Creating a wildlife haven one plant at a time

Monday, April 15, 2013

GBBD: April 2013

Spring was slow getting started this year. It started out with temperatures colder than most of our winter. So when spring finally arrived she busted out the blooms. Temperatures in the low 80's along with warm spring showers created the perfect conditions for the beginning of the blooms fest.


The woods are spotted with blooming dogwoods. I love seeing these understory trees blooming in the filtered sunlight. Dogwoods are one of my all time favorite trees.


Another great woodland plant are the azaleas which are native to the Southeast. There are about 13 natives species while several species have been hybridized. In addition to several Piedmont and Florida Flame azaleas I have a few hybrid species from the Confederate series including  'Admiral Semmes', 'Robert E. Lee' and 'J.E.B. Stuart'.

Confederate series: Admiral Semmes
Confederate series: Robert E. Lee

The trillium continue to bloom and are gems on the woodland floor.


A sweet scent lingers through the woodland garden from the sweet shrub. It smells very much like pineapple with a hint of spice. It makes you just want to stop and inhale the fruity air.


Fothergilla 'Mt. Airy' is a hybrid discovered by Michael Dirr, a legend in the horticulture world. This is a fabulous addition to any garden. The blooms have a sweet, honey smell and look great planted amongst azaleas.



At the edge of the woodland garden are many native columbine servicing the ruby-throated hummingbirds that arrived earlier this month.


Another hummingbird favorite is the coral honeysuckle which has been blooming since February.


Carolina Jasmine which starts blooming in very early spring provides a gorgeous pop of color. All that yellow just makes me happy!


The creeping phlox provides a lush carpet on the slope at the edge of the azalea garden.


It is a butterfly favorite in early spring.


The newest addition to our garden is a sign that my husband made for me. Isn't he the sweetest! It still needs to be painted. We are debating on color. Your thoughts and suggestions?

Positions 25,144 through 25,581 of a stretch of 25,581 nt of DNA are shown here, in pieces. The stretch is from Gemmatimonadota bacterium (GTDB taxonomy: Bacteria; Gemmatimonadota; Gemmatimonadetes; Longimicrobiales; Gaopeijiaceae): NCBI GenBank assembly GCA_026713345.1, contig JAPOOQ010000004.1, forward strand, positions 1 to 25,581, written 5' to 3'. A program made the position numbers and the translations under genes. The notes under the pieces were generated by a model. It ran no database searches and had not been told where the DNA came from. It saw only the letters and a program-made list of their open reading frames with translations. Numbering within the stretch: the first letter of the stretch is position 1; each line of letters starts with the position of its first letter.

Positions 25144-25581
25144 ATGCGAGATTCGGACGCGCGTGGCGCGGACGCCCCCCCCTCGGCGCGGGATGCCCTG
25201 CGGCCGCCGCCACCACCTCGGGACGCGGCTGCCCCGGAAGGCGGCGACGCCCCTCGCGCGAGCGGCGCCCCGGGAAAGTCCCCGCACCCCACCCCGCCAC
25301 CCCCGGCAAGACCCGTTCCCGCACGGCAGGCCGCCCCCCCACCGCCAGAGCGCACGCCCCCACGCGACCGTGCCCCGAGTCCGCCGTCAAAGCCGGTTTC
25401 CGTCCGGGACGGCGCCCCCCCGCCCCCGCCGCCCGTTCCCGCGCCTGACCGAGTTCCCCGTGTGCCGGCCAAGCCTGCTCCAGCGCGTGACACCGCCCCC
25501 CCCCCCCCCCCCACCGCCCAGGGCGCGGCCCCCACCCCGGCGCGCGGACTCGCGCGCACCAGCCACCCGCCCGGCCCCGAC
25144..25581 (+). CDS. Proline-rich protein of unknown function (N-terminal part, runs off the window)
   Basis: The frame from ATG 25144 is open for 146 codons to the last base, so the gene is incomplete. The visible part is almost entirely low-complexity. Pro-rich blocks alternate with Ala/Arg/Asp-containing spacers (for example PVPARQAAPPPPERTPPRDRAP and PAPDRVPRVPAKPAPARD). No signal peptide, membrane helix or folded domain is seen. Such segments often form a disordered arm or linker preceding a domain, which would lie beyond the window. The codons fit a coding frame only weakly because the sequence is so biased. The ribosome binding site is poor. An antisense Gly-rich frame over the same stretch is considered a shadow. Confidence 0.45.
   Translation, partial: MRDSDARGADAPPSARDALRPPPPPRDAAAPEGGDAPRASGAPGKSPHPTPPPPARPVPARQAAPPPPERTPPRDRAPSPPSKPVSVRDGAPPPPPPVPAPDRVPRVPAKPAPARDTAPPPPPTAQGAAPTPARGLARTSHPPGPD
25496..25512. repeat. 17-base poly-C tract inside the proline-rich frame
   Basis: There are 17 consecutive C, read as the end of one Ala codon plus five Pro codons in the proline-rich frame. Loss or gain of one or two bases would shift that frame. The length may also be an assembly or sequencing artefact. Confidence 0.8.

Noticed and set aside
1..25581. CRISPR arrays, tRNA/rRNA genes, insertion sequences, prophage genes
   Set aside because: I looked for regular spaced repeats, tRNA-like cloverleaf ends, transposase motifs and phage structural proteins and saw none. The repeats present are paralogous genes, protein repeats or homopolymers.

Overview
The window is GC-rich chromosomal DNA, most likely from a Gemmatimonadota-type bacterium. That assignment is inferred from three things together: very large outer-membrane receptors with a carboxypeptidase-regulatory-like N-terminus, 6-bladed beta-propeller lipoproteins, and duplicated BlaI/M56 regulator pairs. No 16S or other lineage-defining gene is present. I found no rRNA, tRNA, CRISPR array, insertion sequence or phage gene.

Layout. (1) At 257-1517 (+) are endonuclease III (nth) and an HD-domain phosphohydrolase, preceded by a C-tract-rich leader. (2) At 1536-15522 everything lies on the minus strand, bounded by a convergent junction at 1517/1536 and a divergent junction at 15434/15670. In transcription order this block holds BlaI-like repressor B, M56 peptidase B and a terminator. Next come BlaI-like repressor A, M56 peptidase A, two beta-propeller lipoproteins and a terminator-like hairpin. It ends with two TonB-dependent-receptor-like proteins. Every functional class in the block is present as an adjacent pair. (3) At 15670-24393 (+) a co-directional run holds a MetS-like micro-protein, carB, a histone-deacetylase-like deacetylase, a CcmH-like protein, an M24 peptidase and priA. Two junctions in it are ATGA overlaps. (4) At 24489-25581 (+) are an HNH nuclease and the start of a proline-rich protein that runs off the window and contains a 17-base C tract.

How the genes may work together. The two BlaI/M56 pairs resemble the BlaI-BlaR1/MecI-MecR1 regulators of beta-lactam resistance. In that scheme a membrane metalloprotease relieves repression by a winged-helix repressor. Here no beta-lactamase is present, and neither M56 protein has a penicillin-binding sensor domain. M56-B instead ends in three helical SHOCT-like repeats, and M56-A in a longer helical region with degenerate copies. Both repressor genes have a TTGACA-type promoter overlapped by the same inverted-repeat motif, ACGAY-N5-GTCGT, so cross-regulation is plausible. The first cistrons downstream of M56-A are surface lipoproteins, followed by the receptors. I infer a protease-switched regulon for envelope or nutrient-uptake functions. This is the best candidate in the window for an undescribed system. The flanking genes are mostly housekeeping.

Thanks to Carol at May Dreams Gardens for hosting this wonderful event each month.

39 comments:

  1. Such lovely spring blossoms. I do envy you that dogwood. Is there a prettier spring-flowering tree?

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    1. It is one of the best. Another great one is Redbud!

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  2. Wow, the flowers are all lovely, made more beautiful by your composition and awesome shots. I love that trilium, haven't seen it yet in person though.

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    1. Thanks Andrea! Georgia has 21 native trillium that grow here. They are pretty remarkable!

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  3. All beautiful pictures. We won't have dogwoods for another few weeks and some of your plants aren't hardy here but I enjoyed your sneak preview of what is to come here in upstate New York if spring makes up its mind and finally stays.

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    1. I hope spring will find you soon! It will be all the more sweet when it arrives!

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  4. Great sign! It looks great as the banner for your blog, too. Your photos and blooms are lovely, Karin! The Phlox looks wonderful draping down the slope. Happy GBBD!